Motivating a Loved One: The Walking Cure

Thu, 6 June 2013 - 1:35 a.m. MT
Credit: ARA Staff - American Running Association

Many regular exercisers know of someone who could use a fitness boost. Old, sedentary habits are hard to break, and we want to be there for those close to us to offer support, advice, and even the gentle push that’s sometimes required to get the exercise ball rolling in someone’s life. But how do we apply the right kind of pressure to help motivate a friend or relative, helping them see possibilities instead of obstacles? And how do we keep our enthusiasm from backfiring in our effort to show them that this could be their year to finally get fit?

If and when you plan to motivate a loved one toward a fitness lifestyle, keep in mind three essential principles:

  1. The fitness idea has to come from them.
  2. There’s a way to gently change their cognitive relationship to fitness.
  3. Don’t just say “I support you.” Be prepared to literally walk the walk.

Let’s look at these three principles in detail.

Beware of backlash. The fitness idea has to come from them. What seems gentle to us sometimes feels threatening, combative, and judgmental. Wait for a loved one to say that they would like to begin an exercise regimen. The first step is for them to feel empowered, and to perceive a sense of control. This is about going at your own pace, in every sense, and that means being an available and willing passenger on their journey, not the driver. 

Remember to insist on a very light several weeks to slowly ramp into a regimen that your friend is comfortable with. Too much too soon is the great vanquishing characteristic of most new exercise plans. Once they’re ready to give it a try, introduce a willing new exercise convert to effective motivation techniques not by way of lecturing, but by showing how they work for you. From there, good guidance means gently assisting with precisely how these would work if they wanted to try them:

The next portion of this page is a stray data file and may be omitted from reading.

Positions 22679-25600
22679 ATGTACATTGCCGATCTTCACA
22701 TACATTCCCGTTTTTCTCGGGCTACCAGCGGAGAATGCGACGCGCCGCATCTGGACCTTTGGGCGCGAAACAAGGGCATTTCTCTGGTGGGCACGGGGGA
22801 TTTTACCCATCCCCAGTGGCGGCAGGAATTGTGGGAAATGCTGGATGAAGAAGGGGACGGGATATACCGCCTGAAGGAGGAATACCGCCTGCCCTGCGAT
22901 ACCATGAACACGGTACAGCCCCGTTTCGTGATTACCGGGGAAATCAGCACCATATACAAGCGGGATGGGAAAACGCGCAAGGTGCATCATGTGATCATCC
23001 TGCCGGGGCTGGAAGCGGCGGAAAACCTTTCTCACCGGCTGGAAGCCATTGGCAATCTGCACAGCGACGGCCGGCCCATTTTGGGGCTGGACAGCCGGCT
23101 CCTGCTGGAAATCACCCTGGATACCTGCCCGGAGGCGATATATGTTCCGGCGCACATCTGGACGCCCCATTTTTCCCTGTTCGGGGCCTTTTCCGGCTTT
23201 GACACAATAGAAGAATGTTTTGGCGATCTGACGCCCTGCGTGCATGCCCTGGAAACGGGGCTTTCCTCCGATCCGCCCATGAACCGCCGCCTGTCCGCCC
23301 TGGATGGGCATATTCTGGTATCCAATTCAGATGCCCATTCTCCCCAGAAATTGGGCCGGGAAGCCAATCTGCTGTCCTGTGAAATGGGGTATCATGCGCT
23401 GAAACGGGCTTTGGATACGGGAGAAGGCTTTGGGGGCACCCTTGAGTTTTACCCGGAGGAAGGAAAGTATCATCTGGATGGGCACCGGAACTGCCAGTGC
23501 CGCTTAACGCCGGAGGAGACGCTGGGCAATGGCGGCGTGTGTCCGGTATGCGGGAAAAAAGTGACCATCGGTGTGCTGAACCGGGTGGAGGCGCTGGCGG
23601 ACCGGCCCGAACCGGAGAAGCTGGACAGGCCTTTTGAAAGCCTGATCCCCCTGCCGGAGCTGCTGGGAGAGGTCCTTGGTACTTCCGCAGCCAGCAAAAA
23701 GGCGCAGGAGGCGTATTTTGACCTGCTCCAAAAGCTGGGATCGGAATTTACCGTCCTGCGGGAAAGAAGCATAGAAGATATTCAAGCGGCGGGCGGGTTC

Diary keeping—what’s mine can be yours. The ability to track progress and to hold oneself accountable has been shown repeatedly to be an effective weight-management tool. Your job is simply to make your own exercise and/or food diary keeping methods available to your friend: here’s how mine is formatted, here’s what I write, etc. When they think they’re ready to try it, accompany them to the stationery store or help them print templates off the web.

Setbacks—and how you deal with them. Again, lead by example and let your loved one know you too are vulnerable to blown workouts, lazy days, and the like. Mention one such recent setback and discuss overcoming it. Embed implicitly in this show-don’t-tell approach the raw fact that you never considered giving up on your long-term fitness plan.

Gear and gadgets—for use within reason. The latest moisture-wicking technology, noise-filtering headphones, or WebMD app can entice and excite new exercisers in the short-term, but just as often distract and, many superfluous purchases later, result in a failure to launch a real, personally internalized lifestyle change. Still, there are a few basic pieces of equipment and the occasional inexpensive technological advance that can inspire, motivate, and bring novel pleasure to a new workout lifestyle, where only dreary memories of failed attempts went before.